On a recent road trip to a cabin in the Whiteshell, my wife and I reviewed our wills. This review was not in response to a terminal-illness diagnosis or a change in marital status or anything that significant. We simply had not looked at the document for about five years and felt it was time to review it.

   A lot of things can change in five years. In our case, three grandchildren were born. Three of our parents joined the fourth in eternal rest. Our involvements with several charitable organizations changed.

   So there are many good reasons to review one’s will from time to time. For young families, the birth of children is perhaps one of the most significant reasons to review a will. Leaving instructions as to how the children will be looked after in the event that both parents should pass on is very important. This includes appointing guardians who will become responsible for the care of the children. If there is no will, it is likely that the courts will appoint guardians.

   As children mature, they can become involved as executors, perhaps jointly with one another or with other mature and experienced friends or family members. These roles can change over time.

   Lawyers will often include a Power of Attorney package with a will. This includes documents appointing someone to look after one’s business affairs when one is no longer able to do so. An accident or severe illness can create a need for this person with little or no notice. This package may also contain documented instruction on how one wishes to be treated in case of incapacitation through a terminal illness, including the appointment of a Proxy to make decisions about one’s end-of-life care.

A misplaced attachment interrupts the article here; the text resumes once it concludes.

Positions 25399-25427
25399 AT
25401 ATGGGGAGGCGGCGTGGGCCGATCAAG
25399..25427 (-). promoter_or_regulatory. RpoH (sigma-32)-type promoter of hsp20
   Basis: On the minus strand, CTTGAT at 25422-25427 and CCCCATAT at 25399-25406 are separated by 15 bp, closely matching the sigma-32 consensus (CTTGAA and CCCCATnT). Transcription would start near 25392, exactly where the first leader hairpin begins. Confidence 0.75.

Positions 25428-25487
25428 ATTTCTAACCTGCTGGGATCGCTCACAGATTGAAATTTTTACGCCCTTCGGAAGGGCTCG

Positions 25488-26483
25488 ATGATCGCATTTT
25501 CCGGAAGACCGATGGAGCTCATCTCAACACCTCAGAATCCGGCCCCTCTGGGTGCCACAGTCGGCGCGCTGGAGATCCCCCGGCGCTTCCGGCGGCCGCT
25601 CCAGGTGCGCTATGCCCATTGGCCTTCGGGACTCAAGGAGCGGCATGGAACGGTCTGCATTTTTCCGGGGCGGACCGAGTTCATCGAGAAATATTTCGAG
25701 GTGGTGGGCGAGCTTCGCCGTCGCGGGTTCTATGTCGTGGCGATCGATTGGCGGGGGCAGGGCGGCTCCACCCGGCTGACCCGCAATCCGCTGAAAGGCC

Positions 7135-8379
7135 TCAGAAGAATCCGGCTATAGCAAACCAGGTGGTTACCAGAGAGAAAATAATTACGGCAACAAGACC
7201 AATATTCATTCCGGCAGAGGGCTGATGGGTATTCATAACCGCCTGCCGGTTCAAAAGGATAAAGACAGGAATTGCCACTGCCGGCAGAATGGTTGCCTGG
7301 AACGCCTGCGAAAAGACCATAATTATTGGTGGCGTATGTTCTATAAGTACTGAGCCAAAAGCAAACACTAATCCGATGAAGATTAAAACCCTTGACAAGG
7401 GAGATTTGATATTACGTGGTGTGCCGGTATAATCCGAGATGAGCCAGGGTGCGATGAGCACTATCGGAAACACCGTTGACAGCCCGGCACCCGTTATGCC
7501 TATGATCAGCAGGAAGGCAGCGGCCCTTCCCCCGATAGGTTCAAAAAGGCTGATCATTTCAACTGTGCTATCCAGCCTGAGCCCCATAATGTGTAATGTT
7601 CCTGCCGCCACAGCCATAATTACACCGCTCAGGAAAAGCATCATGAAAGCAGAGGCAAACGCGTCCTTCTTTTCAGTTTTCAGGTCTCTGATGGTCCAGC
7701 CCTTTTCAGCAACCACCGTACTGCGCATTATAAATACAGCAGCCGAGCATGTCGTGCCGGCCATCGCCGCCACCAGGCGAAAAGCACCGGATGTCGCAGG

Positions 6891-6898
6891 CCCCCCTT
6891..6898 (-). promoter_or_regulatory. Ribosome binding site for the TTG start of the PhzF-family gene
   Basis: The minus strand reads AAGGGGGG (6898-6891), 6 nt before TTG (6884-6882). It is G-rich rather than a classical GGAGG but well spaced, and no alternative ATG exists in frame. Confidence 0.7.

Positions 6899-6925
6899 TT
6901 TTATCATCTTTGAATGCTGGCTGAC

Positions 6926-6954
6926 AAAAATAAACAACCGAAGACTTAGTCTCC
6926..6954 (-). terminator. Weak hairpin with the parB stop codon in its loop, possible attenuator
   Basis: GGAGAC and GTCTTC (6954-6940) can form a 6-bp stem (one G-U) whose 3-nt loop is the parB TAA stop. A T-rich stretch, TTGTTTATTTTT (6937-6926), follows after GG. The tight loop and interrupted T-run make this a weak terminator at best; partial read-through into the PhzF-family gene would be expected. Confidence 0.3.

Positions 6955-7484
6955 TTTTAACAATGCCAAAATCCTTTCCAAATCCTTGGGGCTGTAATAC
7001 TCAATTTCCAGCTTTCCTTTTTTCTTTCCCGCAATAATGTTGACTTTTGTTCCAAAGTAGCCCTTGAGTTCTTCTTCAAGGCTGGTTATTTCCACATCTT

For some people, and at a certain stage in life, additional issues become important in estate planning. According to the Mennonite Foundation of Canada (MFC) website, a current and detailed estate plan can provide continued support for favourite charities, while also minimizing taxes. MFC is skilled and available to help people with estate planning matters.

   Wills can be produced in various ways, including writing them by hand or using a printed template. Because each of these methods has some particular requirements, we would encourage consultation with a lawyer so that all aspects of the will are done in a way to minimize challenges.

   Money that is gifted to an organization through one’s estate can be significant to that organization’s operating fund or to its endowment fund. At Mennonite Heritage Village (MHV), we have an endowment fund that generates income for the ongoing operation of the museum. The capital in the fund is not available for general use so will remain a source of income solely through its earnings. Our fund is currently relatively small, and we would like to see it grow to become a stable and reliable source of revenue.

   One of the challenges I face is offering the invitation for people to include MHV in their wills without seeming greedy or disrespectful. Maybe this article can appropriately provide that invitation.

Calendar of Events

- May 29 – Auxiliary Faspa with Mary Ann Loewen and Eleanor Chornoboy – 2:30 PM

- June 11 – Tractor Trek fundraising event

- June 12 – Tractor Show – 10:00 AM to 5:00 PM

- July 1 – Steinbach’s Canada Day festivities – 10:00–6:00

About the Author

Gary is responsible for the overall management of MHV. Guiding the staff, informing the board, and networking with officials, volunteers, corporate sponsors, individual donors and other guests. He has a business diploma and a MA in Global Studies from Providence Theological Seminary. With his family he did humanitarian work for 18 years in Asia, including being a CEO of a Compost Enterprise in China. He loves to discuss the Mennonite story and how it is relevant in our world. Learn more about the MHV.

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